ARC’s European Industry Forum, part of its successful series of global conferences in Europe, America and Asia, was held in Sitges (Barcelona), Spain from 15 – 17 May 2023. The event featured exclusive presentations and workshops on strategies and case studies in line with the this year’s theme “Managing Industry Evolution in Times of Global Disruption” to the 160 international participants from 20 countries.
Open Process Automation (OPA) session for users
The Open Process Automation (OPA) session for users provided a platform for users to testify about their OPA applications and plans. This session was in addition to the workshop organized by the Open Process Automation Forum (OPAF) at the forum. The interest in the subject was very high and attracted many participants.
OPA @ ExxonMobil
Mohan Kalyanaraman kicked off the session with an overview of OPA at ExxonMobil. Mr. Kalyanaraman formulated the initiative as part of an innovative response to many challenges, and in particular the energy transition.
- Emerging process technologies
- Remote locations and widespread resources
- Lower carbon footprint while increasing profitability.
- Workforce evolution and supply chain disruptions
Secure, robust, scalable and cost-effective standards-based solutions are seen as an opportunity for the required innovation, especially open systems, flexible architectures, smart apps and intrinsic cybersecurity are sought-after qualities to realize the vision of process automation at ExxonMobil vision. The company sets the following objectives:
- Increased supplier competition
- Fewer barriers to new technology
- Lower integration and lifecycle costs
- Reuse control applications in different systems
- Safe and customizable by design
ARC notes that more competition and lower Total Cost of Ownership (TCO) of control systems would increase the pace of implementation and the total number of potential projects, many of which are currently delayed or unfunded.
The OPAF, with a broad representation of suppliers and users, is the vehicle to achieve a widely accepted standard and enable shared learning between users, integrators and suppliers. The current version of the standard (O-PAS™) focuses on interoperability, configuration portability and control functionality. O-PAS builds as much as possible on existing standards and works together with other relevant standards in development, such as NAMUR’s MTP and NOA.
Progress since 2016 has included the establishment of OPAF, proof of concepts in lab and pilot plants, test benches and the latest test bench is preparing for first field deployment. The latter will provide DCS and PLC functionality based on commercially available products compliant with O-PAS v2.1, with approximately 2500 I/O and 90 control loops served by a single station. The startup will begin in 2023 and the project will be completed in 2024, and ExxonMobil plans to share the lessons learned from the project.
OPA @ Shell
Jacco Opmeer, Principal Automation Engineer at Shell Global Solutions, explains Shell’s strategy for the migration to O-PAS. The focus is twofold: brownfield installations are connected to O-PAS compliant systems using gateways via the O-PAS Communication Framework (OCF). Second, O-PAS native greenfield installations are built with an emphasis on interoperability, scalability, and modularity. Shell’s test system tests both scenarios and establishes a connection between the brownfield and greenfield O-PAS instance. After the connection is established, some of the traditional applications will be moved to O-PAS-enabled Decentral Control Nodes (DCN) and other applications will be moved to the Advanced Control Platform.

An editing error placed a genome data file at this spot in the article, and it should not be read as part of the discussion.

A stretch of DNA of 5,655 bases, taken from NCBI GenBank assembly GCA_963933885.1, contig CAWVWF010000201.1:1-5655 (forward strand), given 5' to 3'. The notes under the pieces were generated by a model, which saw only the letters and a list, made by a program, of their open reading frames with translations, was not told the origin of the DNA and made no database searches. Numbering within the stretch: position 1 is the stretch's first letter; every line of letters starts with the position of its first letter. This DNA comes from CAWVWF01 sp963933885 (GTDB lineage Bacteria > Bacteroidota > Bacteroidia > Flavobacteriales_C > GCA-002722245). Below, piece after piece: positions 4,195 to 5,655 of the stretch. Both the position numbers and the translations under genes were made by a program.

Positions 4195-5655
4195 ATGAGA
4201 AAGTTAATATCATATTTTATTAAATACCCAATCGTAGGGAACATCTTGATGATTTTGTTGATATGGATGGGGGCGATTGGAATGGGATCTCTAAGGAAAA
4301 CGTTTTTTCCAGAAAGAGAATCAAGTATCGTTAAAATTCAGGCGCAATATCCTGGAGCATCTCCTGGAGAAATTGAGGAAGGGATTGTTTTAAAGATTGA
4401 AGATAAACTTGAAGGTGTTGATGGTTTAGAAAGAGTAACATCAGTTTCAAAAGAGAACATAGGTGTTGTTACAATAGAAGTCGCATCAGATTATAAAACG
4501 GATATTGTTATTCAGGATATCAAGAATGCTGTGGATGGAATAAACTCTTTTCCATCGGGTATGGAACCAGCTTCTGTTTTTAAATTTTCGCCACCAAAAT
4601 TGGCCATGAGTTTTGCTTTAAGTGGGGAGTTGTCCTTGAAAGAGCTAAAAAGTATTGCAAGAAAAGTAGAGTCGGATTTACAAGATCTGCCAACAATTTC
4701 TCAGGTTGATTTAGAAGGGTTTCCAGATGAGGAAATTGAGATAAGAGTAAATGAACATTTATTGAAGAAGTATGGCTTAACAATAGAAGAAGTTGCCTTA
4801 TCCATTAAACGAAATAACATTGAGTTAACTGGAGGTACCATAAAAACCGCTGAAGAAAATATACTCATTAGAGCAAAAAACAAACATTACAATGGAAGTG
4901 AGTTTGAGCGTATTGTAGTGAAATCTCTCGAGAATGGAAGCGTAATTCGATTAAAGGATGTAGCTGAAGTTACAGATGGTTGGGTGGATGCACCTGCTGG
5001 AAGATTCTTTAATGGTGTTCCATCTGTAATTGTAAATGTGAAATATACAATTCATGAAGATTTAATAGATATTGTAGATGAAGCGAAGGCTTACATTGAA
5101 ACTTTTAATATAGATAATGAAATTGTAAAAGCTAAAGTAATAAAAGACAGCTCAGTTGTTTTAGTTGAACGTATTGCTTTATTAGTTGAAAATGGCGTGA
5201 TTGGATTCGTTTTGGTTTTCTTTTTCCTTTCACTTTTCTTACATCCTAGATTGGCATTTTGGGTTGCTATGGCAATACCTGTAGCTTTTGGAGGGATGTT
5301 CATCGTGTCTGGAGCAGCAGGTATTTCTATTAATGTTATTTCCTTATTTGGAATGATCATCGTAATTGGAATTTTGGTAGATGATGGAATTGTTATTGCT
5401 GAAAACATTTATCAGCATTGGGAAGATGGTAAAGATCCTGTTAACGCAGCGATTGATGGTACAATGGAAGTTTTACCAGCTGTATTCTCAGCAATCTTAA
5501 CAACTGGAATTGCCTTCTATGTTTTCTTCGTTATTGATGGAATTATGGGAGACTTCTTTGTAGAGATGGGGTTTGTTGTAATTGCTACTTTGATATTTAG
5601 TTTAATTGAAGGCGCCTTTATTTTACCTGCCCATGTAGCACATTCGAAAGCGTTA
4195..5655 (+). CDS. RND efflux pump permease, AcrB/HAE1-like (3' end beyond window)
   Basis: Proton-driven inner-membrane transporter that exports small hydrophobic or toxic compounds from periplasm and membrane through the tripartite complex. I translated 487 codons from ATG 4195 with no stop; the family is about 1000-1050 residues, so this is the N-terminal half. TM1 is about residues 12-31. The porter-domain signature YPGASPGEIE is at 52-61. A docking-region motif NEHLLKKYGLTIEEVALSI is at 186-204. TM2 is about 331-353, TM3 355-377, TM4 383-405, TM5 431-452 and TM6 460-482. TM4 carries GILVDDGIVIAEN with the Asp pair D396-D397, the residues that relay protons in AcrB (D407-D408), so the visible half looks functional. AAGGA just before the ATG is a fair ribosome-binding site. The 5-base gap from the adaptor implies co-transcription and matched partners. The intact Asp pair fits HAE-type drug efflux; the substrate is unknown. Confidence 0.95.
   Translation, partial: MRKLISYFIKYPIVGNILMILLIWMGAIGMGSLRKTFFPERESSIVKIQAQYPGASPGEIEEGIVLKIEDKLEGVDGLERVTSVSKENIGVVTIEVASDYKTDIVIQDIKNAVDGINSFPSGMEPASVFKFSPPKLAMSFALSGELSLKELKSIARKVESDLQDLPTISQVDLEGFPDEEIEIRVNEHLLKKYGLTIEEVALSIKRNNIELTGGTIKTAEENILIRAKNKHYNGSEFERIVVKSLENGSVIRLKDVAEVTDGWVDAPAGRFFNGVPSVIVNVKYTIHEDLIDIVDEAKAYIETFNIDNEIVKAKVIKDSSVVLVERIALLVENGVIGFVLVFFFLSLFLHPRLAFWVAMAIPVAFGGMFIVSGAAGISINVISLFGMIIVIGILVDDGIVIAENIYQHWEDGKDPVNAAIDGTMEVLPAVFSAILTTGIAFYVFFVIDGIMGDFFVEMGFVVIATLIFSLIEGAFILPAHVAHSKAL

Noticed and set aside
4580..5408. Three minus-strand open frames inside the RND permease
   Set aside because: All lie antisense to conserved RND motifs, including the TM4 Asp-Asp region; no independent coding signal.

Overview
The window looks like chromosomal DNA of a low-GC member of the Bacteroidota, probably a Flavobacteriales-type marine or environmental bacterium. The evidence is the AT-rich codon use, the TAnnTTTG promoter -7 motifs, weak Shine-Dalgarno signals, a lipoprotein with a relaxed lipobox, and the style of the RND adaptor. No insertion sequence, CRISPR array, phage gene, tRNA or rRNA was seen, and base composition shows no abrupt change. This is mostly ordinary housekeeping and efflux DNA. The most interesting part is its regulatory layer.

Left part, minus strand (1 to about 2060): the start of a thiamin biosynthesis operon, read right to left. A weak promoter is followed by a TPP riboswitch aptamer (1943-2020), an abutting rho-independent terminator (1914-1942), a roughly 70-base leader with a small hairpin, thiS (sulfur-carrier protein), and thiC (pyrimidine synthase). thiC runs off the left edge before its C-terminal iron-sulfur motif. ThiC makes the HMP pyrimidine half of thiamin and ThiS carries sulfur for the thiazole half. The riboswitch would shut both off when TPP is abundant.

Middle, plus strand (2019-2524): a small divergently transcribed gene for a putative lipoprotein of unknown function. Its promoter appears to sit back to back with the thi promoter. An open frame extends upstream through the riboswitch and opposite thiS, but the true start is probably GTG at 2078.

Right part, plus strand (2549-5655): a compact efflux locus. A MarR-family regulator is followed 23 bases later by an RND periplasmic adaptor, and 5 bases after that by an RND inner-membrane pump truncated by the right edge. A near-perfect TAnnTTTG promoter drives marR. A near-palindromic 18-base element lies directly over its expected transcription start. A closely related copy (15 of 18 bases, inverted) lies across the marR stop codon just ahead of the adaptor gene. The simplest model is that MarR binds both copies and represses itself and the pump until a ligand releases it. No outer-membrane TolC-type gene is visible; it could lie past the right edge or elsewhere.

Shell test system (Source: Shell)
This year Shell wants to continue testing and preferably add certified products, to validate the maturity to use the O-PAS systems in future Shell projects. Part of the testing program is to apply the IEC 61449-based Control Runtime, which is maintained by UniversalAutomation.org, and determine its applicability. Since the Runtime allows interoperability between different control nodes, it is expected to be the case.
The company further plans to make progress in information and data standards, as well as reference architectures. The latter are useful as templates to generate specific architectures from. Shell also plans to work with industry partners on lifecycle migration based on the O-PAS standard. Shell plans to deploy systems based on certified products in 2024 and beyond.
Phase 2 in Shell’s test program: moving applications to DCNs in the control and application layers (Source: Shell).
OPA @ Cargill
Cargill’s Dominic de Kerf sees the declining lifecycles of hardware, operating systems, software and automation applications as a challenging increase in complexity for owner-operators. At the same time, requirements for automation hardware, software and architectures are more demanding than ever:
- Classic technical requirements remain (safety, security, determinism, etc.)
- No planned maintenance interruptions (!)
- Maintenance-friendly systems throughout their lifespan
- Lowest possible TCO (including lowest risk, downtime, lead time, effort, parts)
- High dexterity
These goals can only be achieved through innovation, in particular by undoing the rigidities of the past (vendor connectivity, custom interfaces, incompatibilities, difficulties in changing and upgrading) and replacing them with standards-based, interoperable, interchangeable and flexible modular systems, where software and functions are decoupled from infrastructure (hardware). The journey towards the goals requires dedication and commitment, as well as time, focus and resources.